Tehran Flute Choir Established

Tehran Flute Choir was established in 1394 (late 2015) by Firouzeh Navai. Tehran Flute Choir, Iran’s first largest flute choir, recruited its members mostly from young talented flutists of Iranian Flute Association. Featuring piccolo, flute, alto flute and bass flute, Tehran Flute Choir, directed by Firouzeh Navai, premiered under the batons of Saeed Taghadosi on January 7-8, 2016 at Roudaki Hall in Tehran.
Soheil Koushanpour, Arts Director and Ehsan Tarokh, the Executive Director of the Choir were also two key role players in the arrangements and coordination for the concert.
The Choir aims at introducing international standards for playing flute in Iran and for supporting flutists. Moreover, the Choir seeks to establish an environment for interaction and exchange of ideas to bring flutists close together.
Firouzeh Navai and Saeed Taghadosi are an Iranian flutist couple who have both graduated from Tehran Higher Conservatory of Music and then moved to Austria to further their education upon receiving scholarships in 1970s. After graduation they both returned to Iran and join Tehran Symphony Orchestra in 1978 which was then conducted by Farhad Meshkat (born 1937). Firouzeh Navai was the first female flutist in Tehran Symphony Orchestra then.
They got married in October 1979, they moved to Vienna in 1980. Both Navai and Taghadosi have participated in James Galway and Wolfgang Schulz’ master classes and are among the most prominent Iranian flutists. The couple currently resides in Switzerland.
Tehran Flute Choir’s concert was very promising with the spirit of friendship, cooperation and caring which prevail the choir’s ambiance. The couple has not been successful in only sharing their knowledge and expertise with choir members but also their love and affection. The main goal of the Choir, as stated by its founders, is therefore to create and maintain a friendly environment without any unhealthy competition.
Tehran Flute Choir intends to attract more members; therefore, a piece of good news for aspiring young flutists is that registration is still open to join the Choir.

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Iranian Fallacies – Global Performance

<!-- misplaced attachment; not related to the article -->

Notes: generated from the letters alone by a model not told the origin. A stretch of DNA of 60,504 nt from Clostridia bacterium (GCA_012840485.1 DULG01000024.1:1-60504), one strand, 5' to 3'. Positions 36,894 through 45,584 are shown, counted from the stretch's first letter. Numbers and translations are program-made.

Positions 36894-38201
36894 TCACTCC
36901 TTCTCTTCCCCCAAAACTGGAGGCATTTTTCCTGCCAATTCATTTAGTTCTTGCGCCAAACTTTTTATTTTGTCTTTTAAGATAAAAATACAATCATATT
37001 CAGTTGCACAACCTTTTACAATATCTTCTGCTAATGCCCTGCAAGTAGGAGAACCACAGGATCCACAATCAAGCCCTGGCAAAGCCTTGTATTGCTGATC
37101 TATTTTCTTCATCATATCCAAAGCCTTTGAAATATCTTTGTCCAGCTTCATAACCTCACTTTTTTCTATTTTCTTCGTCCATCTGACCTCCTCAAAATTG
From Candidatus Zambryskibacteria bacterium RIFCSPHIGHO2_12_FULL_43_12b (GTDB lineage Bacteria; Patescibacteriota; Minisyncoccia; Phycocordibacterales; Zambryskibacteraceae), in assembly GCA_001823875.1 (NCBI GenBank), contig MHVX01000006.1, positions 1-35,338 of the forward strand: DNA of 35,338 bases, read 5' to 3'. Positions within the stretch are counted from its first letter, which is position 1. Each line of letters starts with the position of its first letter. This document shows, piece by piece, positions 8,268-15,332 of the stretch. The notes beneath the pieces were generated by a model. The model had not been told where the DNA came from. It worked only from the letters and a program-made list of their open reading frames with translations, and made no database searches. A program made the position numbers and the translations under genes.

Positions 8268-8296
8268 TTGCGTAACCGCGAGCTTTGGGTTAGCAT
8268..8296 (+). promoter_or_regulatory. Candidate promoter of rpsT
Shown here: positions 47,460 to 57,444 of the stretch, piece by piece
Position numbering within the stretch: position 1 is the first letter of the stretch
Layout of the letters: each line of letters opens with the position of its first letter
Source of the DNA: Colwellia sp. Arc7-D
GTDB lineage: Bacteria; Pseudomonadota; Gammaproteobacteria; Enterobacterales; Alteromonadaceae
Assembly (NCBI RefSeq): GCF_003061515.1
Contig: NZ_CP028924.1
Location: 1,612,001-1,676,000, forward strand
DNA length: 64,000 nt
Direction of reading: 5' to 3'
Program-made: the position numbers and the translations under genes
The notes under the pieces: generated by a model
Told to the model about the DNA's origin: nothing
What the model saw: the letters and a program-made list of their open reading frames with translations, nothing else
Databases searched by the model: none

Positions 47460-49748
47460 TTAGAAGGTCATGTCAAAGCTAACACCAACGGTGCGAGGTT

One of the most important criteria for measuring the quality of a piece of classical music is number of times the piece has been performance by different ensembles and orchestras in different eras. This belief has become so pervasive in some societies, such as Iranian society, that it is considered the only criterion for measuring the quality of a piece of classical music.

Iranian Fallacies – School of Vaziri

The term “School of Vaziri” is often used in writings on Iranian music, but the exact meaning of the term is not clear; some of the authors have used the term to only refer to the group of Vaziri’s students, including a large group of his conservatory students and his Tar students such as Abolhassan Saba, Rouhollah Khaleghi, Ahmad Foroutan Rad, Hossein Sanjari, Heshmat Sanjari and others. But can we consider all Vaziri’s students as followers of his school of thought? This is definitely a mistake, because we know that some of Vaziri’s students have chosen a completely different path than that of Vaziri.

From Past Days…

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Translated by Mahboube Khalvati The article you are about to read was written by Rouhollah Khaleqi (1906-1965), composer, and conductor of Golha Orchestra (established in 1956). Khaleqi was one of the most prominent promoters of polyphony for the Iranian music and is one of the best representatives of the school of Ali Naghi Vaziri. In…
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Henry Cowell, one of the most innovative American composers of the 20th century, was born in 1897. Cowell and his wife visited Iran in 1956 and stayed there the whole winter, upon the invitation by the Iranian Royal Family, when he composed his album “Persian Set” in four movements for chamber orchestra. His composition is expressive of the characteristic quality of the Persian or the Iranian music.

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